The U.S. Census Bureau has yet to release specific data on race and ethnicity for the 2010 census, the initial results of which were released yesterday. But in the meantime, a new interactive mapping project put together by the New York Times helps make fascinating sense of who lives where.
Called "Mapping America: Every City, Every Block," the recently released maps do just that, using 2005-2009 data compiled from the census' American Community Survey. There are maps for race and ethnicity, income, housing and families, and education.
The scale of the project is impressive, in part because it drills down the nation's population makeup literally to street level. Punch South Los Angeles' 90001 ZIP code into the search tool and a map of starkly contrasting dots representing the area's tense mix of Latino (yellow dots) and African American (blue dots) residents comes into view, with each dot representing 25 people. Enter the same ZIP code into the income map, and you get a sobering sense of how many households there survive on less than $30,000 a year.
Immigration overhaul: Obama, Latino lawmakers take pragmatic view - Los Angeles Times Prospects for a broad overhaul have dimmed, the president and Latino lawmakers agreed Tuesday; a more realistic goal will be to avoid legislation that targets undocumented immigrants.
Arizona immigration law: Population analysts clash over bill's impact - Arizona Republic Demographic analysts are at odds as to whether SB 1070 affected the state's population count in this year's census by pushing people to leave. The debate over the law didn't peak until just before the law was signed April 23; the census counted residents as of April 1.
The new census data may favor Republicans, but long-term demographic trends favor Democrats - Slate Red states won in population counts and additional House representation, but the fact that many of these states also have large populations of Latinos - a majority of whom tend to vote Democratic - presents a different scenario.
Photo by Leslie Berestein Rojas/KPCC
Hexagonal cinnamony chocolate goodness times two, December 2010
It's late at night and hot chocolate calls - which to choose? After faithfully buying Ibarra for as long as I can remember, I have found myself with the two leading rivals in the Mexican hot chocolate market (stateside, at least) in my kitchen, after receiving some Abuelita as a gift.
For whatever reason I decided to browse around a bit online on the two brands and came away with a virtual war of opinions (an example from Yahoo! Mexico), along with this amusing OC Weekly piece and, of all things, a recipe for brownies using Ibarra. Who would have thought? It has also left me wondering where I can find the Mayordomo brand from Oaxaca in L.A.
The only obvious difference in the list of ingredients between Ibarra and Abuelita is "artificial flavor" (for shame, Abuelita) vs. "cinnamon flavor" (Ibarra), though it might just be the same thing. Abuelita is owned by Nestlé, but both brands are made in Mexico. And there is no Swiss Miss or single-estate boutique chocolate anything that can compare with their cinnamony goodness.
U.S. Census Bureau
So this we know from the 2010 Census, the initial results of which were released today: There are now 308,745,538 people believed to be living in the United States. California remains the nation's most populous state, though its population only grew by 10 percent since 2000, not enough for the state to gain any new seats in Congress. The bulk of the population growth is concentrated in the West and South, with Nevada (up 35 percent) and Texas (up 20 percent) among the big population winners.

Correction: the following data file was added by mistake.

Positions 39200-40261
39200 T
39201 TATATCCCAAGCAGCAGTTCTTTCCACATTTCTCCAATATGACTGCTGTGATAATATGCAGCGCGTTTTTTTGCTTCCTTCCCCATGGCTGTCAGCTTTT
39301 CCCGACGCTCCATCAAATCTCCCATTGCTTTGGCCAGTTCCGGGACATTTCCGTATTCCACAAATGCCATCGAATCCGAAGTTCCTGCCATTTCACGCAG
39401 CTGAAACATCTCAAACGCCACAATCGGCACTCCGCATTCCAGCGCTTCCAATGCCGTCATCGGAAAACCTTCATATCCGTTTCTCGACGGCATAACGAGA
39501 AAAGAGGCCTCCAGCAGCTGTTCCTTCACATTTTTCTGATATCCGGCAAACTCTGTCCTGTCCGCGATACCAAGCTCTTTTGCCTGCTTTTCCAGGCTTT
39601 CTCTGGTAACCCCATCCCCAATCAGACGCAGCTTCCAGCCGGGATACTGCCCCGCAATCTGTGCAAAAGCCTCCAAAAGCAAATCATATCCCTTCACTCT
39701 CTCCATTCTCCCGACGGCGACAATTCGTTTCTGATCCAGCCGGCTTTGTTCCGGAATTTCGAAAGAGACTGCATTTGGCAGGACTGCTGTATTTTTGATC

The U.S. Census Bureau has yet to release specifics on race and ethnicity. However, much is already being made of the population growth in terms of growing Latino political influence, since some of the states with the most growth, and which will gain representation, are also states with large numbers of Latino residents. The growth in states that tend to vote Republican has been described in some early reports as a hands-down gain for the GOP, but the ethnic factor provides an intriguing wrinkle. Here are a few stories that help put the data in ethnic/political perspective:
Photo by Leslie Berestein Rojas/KPCC
Participants in a vigil and rally for the Dream Act in downtown Los Angeles earlier this month
The defeat in the Senate last Saturday of the Dream Act, which would have granted conditional legal status to qualifying undocumented college students, graduates and military hopefuls who arrived here before age 16, was just the most recent action on a proposal that has been circulating for nearly a decade. And each time it has come up for a vote, UC San Diego's Wayne Cornelius has followed it, as he has every other federal immigration proposal that has come and gone since then.
Cornelius is one of the nation's leading scholars on immigration and U.S.-Mexico border issues, a political scientist and director emeritus of UCSD's Center for Comparative Immigration Studies. He is now associate director of the university's Center of Expertise on Migration and Health.
After years of observing the politics of immigration, Cornelius has his own take on why the Development, Relief and Education for Alien Minors (DREAM) Act failed this time around, in spite of unprecedented student activism and a streamlining of the bill that allowed it to clear the House. He shares his opinion on the Obama administration's strategy of pushing tough enforcement as a means to win support for broader immigration reform, a strategy he believes is doomed to fail.